Date of Award
Doctor of Philosophy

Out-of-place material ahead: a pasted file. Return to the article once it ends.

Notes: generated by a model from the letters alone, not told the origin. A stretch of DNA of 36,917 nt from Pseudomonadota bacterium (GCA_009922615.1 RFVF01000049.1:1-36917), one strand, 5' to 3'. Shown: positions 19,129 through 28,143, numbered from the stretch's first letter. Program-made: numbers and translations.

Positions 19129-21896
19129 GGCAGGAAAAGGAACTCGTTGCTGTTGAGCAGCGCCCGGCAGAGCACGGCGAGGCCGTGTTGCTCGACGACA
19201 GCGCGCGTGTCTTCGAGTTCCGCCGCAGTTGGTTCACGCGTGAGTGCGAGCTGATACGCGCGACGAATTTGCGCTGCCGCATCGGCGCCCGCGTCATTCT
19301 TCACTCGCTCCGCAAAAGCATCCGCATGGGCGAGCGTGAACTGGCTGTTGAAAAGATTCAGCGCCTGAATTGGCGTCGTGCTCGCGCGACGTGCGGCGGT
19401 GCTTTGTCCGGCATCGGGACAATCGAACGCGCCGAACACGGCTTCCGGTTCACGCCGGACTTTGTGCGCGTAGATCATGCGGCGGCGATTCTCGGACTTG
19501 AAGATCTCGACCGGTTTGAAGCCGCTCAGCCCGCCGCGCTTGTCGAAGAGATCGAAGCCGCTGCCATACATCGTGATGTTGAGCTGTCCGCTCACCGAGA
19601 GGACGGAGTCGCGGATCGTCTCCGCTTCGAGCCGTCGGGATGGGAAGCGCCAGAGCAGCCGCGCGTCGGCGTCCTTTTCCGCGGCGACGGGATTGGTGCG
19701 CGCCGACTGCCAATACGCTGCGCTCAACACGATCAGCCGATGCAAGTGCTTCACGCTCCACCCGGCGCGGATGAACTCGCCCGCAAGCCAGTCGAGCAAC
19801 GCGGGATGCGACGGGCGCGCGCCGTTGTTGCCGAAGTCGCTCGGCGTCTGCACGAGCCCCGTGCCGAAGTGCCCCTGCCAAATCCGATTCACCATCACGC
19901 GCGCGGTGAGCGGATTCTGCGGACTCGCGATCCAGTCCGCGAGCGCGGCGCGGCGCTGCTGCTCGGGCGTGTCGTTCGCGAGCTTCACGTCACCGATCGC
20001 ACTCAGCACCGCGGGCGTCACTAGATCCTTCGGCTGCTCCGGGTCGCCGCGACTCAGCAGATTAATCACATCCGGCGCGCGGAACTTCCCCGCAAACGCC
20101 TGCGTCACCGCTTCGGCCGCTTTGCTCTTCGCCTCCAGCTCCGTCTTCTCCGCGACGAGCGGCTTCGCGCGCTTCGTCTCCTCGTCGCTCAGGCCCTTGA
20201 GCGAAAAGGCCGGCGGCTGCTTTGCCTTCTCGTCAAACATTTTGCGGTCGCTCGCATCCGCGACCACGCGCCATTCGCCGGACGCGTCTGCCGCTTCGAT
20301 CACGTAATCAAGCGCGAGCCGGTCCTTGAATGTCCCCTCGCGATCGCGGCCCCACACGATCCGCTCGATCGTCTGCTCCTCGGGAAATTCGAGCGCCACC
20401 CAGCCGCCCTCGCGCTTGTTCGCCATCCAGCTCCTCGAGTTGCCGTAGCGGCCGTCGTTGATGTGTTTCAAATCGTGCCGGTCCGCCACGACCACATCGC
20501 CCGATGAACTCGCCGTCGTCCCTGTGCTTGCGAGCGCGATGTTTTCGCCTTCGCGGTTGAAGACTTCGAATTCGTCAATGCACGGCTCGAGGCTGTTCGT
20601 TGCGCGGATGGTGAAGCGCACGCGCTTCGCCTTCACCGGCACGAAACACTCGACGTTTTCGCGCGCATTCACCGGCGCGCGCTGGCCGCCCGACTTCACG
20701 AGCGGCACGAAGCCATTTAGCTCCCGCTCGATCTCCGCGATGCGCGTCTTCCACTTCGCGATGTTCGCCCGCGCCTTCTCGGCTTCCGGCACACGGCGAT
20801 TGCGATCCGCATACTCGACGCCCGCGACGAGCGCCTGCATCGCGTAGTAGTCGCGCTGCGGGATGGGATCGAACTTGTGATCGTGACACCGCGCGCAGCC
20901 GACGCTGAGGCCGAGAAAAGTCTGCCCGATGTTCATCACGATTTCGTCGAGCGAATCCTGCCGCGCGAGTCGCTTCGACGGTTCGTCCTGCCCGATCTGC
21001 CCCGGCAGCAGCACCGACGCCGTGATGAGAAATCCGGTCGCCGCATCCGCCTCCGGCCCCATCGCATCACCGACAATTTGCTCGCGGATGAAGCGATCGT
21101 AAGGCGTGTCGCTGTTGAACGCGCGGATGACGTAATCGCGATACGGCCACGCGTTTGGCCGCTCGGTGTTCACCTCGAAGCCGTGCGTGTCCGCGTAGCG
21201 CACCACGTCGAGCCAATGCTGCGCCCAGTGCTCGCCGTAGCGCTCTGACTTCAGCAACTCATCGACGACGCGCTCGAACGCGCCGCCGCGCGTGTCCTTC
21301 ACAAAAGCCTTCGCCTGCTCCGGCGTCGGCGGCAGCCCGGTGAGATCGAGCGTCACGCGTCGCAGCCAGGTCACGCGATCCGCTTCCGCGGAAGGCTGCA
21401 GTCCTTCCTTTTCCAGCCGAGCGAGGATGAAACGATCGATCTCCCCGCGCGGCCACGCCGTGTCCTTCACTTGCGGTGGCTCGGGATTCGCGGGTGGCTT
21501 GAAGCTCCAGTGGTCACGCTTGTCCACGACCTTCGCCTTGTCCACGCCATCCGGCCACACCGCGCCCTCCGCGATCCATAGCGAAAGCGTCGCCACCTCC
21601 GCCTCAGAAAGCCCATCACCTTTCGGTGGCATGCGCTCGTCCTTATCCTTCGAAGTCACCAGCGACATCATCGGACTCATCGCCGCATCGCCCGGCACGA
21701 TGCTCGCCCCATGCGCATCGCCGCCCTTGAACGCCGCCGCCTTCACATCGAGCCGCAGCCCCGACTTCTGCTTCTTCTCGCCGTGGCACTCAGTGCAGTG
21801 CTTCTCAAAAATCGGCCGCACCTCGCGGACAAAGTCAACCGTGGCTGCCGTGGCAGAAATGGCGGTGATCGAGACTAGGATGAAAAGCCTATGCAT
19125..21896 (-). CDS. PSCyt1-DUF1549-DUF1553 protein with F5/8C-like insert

Statistics about violence experienced by women with disabilities are alarming, and yet, the reporting of this specific form of violence is neglected. Previous research indicates that though interpersonal violence affects women with disabilities like a hidden “epidemic”, the phenomenon is severely underreported. Women with disabilities frequently come in contact with human service providers; however, provider-based prejudice coupled with lack of education about women’s issues result in failing to screen for violence, or error in reporting. This study focused on measuring disability service providers’ competence in understanding and reporting interpersonal violence as experienced by women with disabilities. The objective of this study was to develop a self-assessment instrument to quantify service providers’ expertise in understanding, screening and reporting of interpersonal violence as experienced by women with disabilities. Data were collected in two phases. In the first phase, for the pilot study, data were acquired from 15 expert members; in the second phase, for the main study, data were obtained from 203 Masters level human service providers. Once collected, data were analyzed using exploratory factor analysis with Promax rotation to establish validity. The instrument thus generated was designated as SPCV-WD (Human Service Provider Competence about reporting Violence on Women with Disability scale), and it comprised of four factors (perception, training, screening and reporting, and awareness). These four factors loaded on 40 items, with an overall Cronbach’s alpha value of .833, explaining 45% of the total variance. Four dimensions of competency were identified from the qualitative data collected through the comments of participating service providers in the main study: absence of training, learning from personal interest, necessity of addressing violence, relevance of addressing abuse. This scale can be considered a reliable and valid measure to evaluate service provider competence in understanding and reporting violence as experienced by women with disabilities. It has the potential to be used for intervention and reform in academic and professional training pertaining to interpersonal violence. As this was an initial, exploratory study, future studies are essential to verify and confirm the factor structure and the psychometric properties of SPCV-WD. Keywords: instrument development, competence measurement, violence, women with disabilities, human service providers
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